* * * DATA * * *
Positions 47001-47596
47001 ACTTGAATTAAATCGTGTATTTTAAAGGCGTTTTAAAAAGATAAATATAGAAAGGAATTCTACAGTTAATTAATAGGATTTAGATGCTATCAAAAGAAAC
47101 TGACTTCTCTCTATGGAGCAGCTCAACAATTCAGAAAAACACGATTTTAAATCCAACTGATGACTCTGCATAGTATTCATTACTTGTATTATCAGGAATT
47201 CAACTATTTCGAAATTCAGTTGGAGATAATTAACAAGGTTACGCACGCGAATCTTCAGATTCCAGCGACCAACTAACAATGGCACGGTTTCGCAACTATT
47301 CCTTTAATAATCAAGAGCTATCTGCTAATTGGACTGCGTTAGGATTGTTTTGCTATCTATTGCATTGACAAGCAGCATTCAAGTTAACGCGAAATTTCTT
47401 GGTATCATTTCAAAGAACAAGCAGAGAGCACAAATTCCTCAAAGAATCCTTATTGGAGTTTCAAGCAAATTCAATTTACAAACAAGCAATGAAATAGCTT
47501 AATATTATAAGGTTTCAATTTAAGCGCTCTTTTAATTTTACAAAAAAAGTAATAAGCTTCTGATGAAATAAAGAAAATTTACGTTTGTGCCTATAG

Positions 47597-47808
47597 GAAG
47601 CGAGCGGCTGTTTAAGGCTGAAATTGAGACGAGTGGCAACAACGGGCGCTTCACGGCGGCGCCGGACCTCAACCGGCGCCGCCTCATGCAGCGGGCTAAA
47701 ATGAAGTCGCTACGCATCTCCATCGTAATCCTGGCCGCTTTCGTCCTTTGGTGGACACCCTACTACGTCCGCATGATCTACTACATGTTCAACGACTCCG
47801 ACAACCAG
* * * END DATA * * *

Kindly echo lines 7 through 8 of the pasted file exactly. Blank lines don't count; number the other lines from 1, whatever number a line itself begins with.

47501 AATATTATAAGGTTTCAATTTAAGCGCTCTTTTAATTTTACAAAAAAAGTAATAAGCTTCTGATGAAATAAAGAAAATTTACGTTTGTGCCTATAG

Positions 47597-47808